The recent defeat of the proposed student fee increase should not be the end of the line.
Student Association President Nicole Capp said last Tuesday that she would ask the Board of Trustees to look into the fee, which funds GW’s many student organizations. Capp’s got the right idea: getting more money to student organizations is worth pursuing avenues beyond the referendum.
There’s a noticeable common theme running through both news and opinions pieces from The Hatchet in October: students are mad that their organization got screwed.
That’s right – it seems to hold true that, every year, the SA allocations for student organizations seem to make people angrier and angrier. The SA tried to make it better by proposing an increase to the student fee – not for us, but for future classes – but they were shot down at the end of last month in a special election. Then, about a week leader, student organizations received that fateful e-mail.
I know because I was unfortunate enough to get one of them. And, like students across campus, I was pissed too. That’s when I started looking through the archives, wondering if this kind of thing happens to student organizations every year. While searching, I couldn’t help but notice all of the articles about the recent referendum. And that’s when my anger shifted from the SA to me. I didn’t vote.
I’m embarrassed to confess this (and I hope the other members of GW STAND aren’t too angry at me), but I also don’t think I’m the only one here who’s mad at himself for forgetting to vote. As SA Sen. Kevin Kozlowski (U-At Large) said in Thursday’s Hatchet, there wasn’t much done to publicize the special election or clarify the details of it.
This is not an attempt to shift the blame to the SA. In fact, I’m happy to take the blame. But blame doesn’t take us anywhere, except maybe to another stress-filled October for student leaders as they beg for more money.
Regardless of the lack of publicity, The Hatchet reported that about 1,400 people voted in the special election, about 800 people less than the number of voters in last year’s SA presidential run-off between Capp and senior Marc Abanto. The referendum failed by only 4 percentage points – about 50 votes.
So, taking into consideration the close numbers, the lack of clarification of important details (like that the increase won’t affect current students) and the obvious importance of more money for student orginzations, maybe a failed referendum shouldn’t be the end of the line.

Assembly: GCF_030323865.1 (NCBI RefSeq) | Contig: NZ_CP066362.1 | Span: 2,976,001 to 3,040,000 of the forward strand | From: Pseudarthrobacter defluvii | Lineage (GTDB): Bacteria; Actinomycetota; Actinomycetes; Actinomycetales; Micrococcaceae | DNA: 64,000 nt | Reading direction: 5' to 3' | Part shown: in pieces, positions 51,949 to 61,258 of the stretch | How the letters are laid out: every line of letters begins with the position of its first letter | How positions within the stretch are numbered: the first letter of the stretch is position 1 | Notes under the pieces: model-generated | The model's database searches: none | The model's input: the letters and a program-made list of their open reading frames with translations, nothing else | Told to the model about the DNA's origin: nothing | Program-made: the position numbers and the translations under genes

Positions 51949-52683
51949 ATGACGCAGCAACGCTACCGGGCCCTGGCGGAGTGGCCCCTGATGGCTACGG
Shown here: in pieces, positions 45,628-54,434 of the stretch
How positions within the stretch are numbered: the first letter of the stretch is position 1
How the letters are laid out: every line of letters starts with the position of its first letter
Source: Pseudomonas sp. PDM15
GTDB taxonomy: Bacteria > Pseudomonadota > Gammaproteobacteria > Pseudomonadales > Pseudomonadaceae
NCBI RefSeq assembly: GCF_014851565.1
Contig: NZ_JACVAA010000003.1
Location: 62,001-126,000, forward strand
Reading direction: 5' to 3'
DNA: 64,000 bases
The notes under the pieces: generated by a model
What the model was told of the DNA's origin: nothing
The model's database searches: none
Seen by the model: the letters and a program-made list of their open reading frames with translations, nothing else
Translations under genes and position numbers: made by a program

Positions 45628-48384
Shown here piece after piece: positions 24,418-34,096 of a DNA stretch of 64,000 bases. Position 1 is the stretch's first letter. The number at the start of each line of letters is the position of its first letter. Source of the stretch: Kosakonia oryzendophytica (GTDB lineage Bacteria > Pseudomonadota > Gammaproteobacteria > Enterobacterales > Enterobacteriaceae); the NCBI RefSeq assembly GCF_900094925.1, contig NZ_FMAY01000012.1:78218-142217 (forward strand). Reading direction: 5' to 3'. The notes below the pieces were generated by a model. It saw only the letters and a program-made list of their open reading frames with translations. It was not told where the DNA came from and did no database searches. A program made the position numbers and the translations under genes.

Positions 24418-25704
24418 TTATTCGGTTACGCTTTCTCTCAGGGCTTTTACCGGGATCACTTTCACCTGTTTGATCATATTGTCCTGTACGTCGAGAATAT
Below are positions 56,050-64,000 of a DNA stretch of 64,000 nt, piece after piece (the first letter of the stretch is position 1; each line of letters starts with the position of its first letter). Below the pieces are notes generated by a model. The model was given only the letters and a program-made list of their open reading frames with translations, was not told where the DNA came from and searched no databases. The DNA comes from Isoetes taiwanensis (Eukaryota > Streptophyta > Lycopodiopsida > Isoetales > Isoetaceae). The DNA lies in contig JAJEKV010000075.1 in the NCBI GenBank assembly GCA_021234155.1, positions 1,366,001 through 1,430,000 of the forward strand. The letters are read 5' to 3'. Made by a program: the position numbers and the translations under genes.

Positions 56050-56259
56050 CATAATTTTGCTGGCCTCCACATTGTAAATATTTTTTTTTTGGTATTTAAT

Just to be clear, the Board of Trustees has had final say in the fee increase from the beginning; even a unanimous yes from the student body would’ve been no guarantee of an increase. And it’s completely within the Board’s ability to raise the student fee, with student consent or not. Feasibly, SA leaders could push the Board into examining the fee to see if it would consider raising it, as former SA President Lamar Thorpe threatened to do last year.
It’s the right move and the Board should take it seriously. Student organizations are a huge part of campus life, not to mention a huge part of the University’s advertising campaign. The Board must consider raising the fee and, if it decides not to, needs to come up with another way to increase funding for student organizations.
In Thursday’s Hatchet, Sen. Nathan Brill (SoB-U) said that the Board should look into other ways to get more funding to organizations without an increase. That’s fine with me, but the Board can’t put this on the back burner; it must be a priority.
Whether or not the Board will listen to Capp is an interesting question, as it gives the student body another look at their influence, or lack thereof, on the Board of Trustees. In past years, campaigns to get a voting student representative on the Board have been pretty big and featured everywhere from The Hatchet to Facebook. The Board, insisting that student influence played a large role in committee, seems to have quelled these campaigns. But its response to the student fee question will shed light on how much the Board really cares about student life.
The writer, a sophomore majoring in history and political science, is president of GW STAND.